Challey Spotlight: Dr. Ahmad Al Asady

The Challey Institute for Global Innovation and Growth is highlighting the impact of our faculty and students at NDSU and in the community. This month, we are shining a spotlight on Challey scholar Ahmad Al Asady.

Challey Spotlight: Dr. Ahmad Al Asady

Assistant Professor of Management

Ahmad Al Asady is an assistant professor of management in the NDSU Department of Management and Marketing and a scholar of the Challey Institute for Global Innovation and Growth. He researches how institutional elements in foreign environments influence the economic decisions of international entrepreneurs. His current research interests include international entrepreneurship, institutions, corruption, and the Middle East and North Africa region. Ahmad lives in Fargo with his wife and son. 

Research and outreach highlights: 

Research Chat

You started at NDSU during the pandemic in fall 2020. What are some challenges you’ve overcome, and what are you looking forward to in your third year as a Challey Institute Scholar?

The No. 1 challenge was taking off my student hat and putting on my professor hat, especially in a new environment. It was challenging because I wasn’t able to physically meet with my colleagues until the fall in 2021, but I grew more and more comfortable and was able to overcome it. As for the Challey Institute, I look forward to seeing how we can grow our impact and national recognition. Specifically, I am very, very excited about the Distinguished Speaker Series. Never in my wildest dreams did I imagine meeting a Nobel laureate—that was such a jolt of excitement. You know, it’s amazing to meet these people because they’re very inspiring and you get to see the person behind the work.

You teach a class on International Entrepreneurship. You yourself grew up oversees, immigrated to Canada as a six-year-old refugee, and started a business in Dubai before attending grad school in the U.S. What do you hope to teach students in the Midwest about global entrepreneurship?

The main takeaway I want my students to realize is that the process of starting and succeeding in entrepreneurship differs around the world, and for them to understand the political and cultural reasons behind that. Here in the United States, it’s the land of opportunity and success and the American dream, but I want students to understand the diversity in different countries. So, the first half of the class is learning-based. I have them look at the Ease of Doing Business Index from the World Bank and see how many steps it takes to start a business, and the students are surprised that the U.S. is not ranked first.  The second half is project-based. Students choose a country and an industry, and then they “start a business” and pitch an idea to me.  

Your recent work has examined the relationship between corruption and international entrepreneurs. What have you uncovered so far?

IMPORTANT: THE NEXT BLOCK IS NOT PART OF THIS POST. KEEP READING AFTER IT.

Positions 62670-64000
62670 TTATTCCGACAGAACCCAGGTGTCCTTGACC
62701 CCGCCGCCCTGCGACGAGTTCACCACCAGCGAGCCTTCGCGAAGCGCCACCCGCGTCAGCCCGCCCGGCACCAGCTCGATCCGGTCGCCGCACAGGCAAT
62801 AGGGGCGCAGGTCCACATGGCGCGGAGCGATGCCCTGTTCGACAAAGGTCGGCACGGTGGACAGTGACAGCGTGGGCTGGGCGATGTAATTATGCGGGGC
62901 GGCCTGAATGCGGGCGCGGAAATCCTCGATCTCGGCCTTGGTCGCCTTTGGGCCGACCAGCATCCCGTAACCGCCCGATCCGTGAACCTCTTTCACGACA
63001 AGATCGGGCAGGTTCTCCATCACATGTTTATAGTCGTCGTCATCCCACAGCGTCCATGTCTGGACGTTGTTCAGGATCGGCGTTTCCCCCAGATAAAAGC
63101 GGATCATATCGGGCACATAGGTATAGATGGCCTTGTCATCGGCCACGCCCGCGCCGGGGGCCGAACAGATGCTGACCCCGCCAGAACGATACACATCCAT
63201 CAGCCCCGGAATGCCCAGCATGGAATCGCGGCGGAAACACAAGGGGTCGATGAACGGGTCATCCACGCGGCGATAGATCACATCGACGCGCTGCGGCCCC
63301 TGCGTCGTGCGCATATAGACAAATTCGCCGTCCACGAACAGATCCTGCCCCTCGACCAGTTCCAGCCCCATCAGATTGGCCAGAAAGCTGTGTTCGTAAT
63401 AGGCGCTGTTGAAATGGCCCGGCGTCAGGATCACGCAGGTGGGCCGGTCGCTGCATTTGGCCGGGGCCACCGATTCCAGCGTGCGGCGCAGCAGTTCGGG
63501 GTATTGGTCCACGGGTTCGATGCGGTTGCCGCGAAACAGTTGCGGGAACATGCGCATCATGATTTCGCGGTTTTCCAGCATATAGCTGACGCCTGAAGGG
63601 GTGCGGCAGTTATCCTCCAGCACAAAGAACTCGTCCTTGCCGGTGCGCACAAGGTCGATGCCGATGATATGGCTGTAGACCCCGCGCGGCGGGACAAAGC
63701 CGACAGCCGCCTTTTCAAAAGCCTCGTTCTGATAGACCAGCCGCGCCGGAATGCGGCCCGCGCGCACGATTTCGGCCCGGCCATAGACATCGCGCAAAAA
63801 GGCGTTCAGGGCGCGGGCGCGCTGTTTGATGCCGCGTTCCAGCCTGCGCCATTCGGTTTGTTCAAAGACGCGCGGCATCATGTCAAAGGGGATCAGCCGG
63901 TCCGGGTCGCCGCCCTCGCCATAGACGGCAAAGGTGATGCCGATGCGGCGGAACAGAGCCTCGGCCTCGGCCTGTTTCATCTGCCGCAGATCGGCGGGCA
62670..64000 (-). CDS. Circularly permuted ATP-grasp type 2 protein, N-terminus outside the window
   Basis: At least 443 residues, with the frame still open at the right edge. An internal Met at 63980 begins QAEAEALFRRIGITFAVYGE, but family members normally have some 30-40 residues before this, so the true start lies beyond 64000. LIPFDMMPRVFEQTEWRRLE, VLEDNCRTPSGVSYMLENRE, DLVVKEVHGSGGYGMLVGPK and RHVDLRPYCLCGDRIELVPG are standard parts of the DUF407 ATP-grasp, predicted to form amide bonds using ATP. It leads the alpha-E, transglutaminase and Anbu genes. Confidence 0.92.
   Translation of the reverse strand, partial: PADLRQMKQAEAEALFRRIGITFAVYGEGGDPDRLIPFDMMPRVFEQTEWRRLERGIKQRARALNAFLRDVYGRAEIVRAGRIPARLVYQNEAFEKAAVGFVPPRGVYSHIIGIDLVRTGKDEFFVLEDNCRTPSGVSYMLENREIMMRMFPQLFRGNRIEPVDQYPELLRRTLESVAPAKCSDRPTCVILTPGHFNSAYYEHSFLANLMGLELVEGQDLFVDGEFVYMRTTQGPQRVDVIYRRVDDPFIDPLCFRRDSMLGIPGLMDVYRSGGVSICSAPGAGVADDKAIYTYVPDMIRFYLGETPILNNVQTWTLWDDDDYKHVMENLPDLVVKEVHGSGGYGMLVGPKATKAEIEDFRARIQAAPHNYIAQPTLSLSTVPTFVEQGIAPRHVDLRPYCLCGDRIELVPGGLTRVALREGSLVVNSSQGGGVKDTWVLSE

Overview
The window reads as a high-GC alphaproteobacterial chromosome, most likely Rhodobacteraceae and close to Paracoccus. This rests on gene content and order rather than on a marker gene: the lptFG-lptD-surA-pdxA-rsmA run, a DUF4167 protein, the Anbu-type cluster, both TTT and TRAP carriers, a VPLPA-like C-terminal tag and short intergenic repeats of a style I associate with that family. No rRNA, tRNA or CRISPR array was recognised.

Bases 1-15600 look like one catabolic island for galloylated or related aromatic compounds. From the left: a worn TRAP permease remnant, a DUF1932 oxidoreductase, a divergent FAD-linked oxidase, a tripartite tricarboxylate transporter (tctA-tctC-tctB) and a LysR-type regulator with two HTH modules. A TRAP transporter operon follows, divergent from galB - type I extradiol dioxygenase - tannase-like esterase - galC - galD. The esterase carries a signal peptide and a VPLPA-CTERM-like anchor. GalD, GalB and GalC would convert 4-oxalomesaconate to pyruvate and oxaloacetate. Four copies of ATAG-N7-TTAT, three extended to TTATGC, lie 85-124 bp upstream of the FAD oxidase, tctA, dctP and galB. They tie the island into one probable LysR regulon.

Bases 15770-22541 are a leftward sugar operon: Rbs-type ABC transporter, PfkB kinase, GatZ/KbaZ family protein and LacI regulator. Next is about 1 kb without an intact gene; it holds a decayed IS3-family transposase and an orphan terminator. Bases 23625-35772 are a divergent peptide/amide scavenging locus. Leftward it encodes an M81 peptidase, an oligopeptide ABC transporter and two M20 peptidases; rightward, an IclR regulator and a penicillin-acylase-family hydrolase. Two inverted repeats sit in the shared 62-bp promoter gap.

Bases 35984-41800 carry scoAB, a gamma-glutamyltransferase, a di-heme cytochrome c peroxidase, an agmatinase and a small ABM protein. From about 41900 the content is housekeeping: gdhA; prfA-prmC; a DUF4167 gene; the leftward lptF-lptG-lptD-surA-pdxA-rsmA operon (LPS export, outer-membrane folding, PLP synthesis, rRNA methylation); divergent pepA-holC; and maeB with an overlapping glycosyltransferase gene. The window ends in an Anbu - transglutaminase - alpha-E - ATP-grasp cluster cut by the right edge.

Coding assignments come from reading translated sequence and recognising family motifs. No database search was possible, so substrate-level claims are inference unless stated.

At the individual-level, entrepreneurs are not innately corrupt. They engage in corruption because they have to. Research shows they would prefer not to engage in corruption if there was another way, because corruption stifles innovation and has long-term negative effects. However, at the institutional-level, there is state-logic and market-logic. In a country where market-logic is dominant and there is a free market economy, corruption doesn’t pay. But in a country where state-logic and top-down rules dominate, corruption works. That is why the institutional context is so important.

[Note: Dr. Al Asady is looking at how digital technologies can be used as bottom-up solutions for top-down corruption. Hear him discuss these ideas with Dr. John Bitzan in a recent video.]

There is a lot of entrepreneurial activity buzzing in the Fargo area. How are you connecting your activities with what’s happening in our region?

I recently collaborated with other entrepreneurship scholars to study how entrepreneurs in the Fargo-Moorhead ecosystem view their networks and relationships. I am also the new faculty adviser for Pathway Ventures, NDSU’s student-run venture capital fund. They have a $100,000 fund to invest in student and local start-ups.

How has philanthropy influenced your success?

I am very, very, very thankful to the donors who support my position. This is my dream job, and I wouldn’t have it without philanthropy. I came here as an immigrant and now I’m building a house. It’s surreal. One day I hope to follow in their footsteps, because they’re making a very good example of how you can invest in an institution. Thank you.

The Sheila and Robert Challey Institute for Global Innovation and Growth aims to advance understanding in the areas of innovation, trade, institutions, and human potential to identify policies and solutions that enhance economic growth and opportunity. Learn more at
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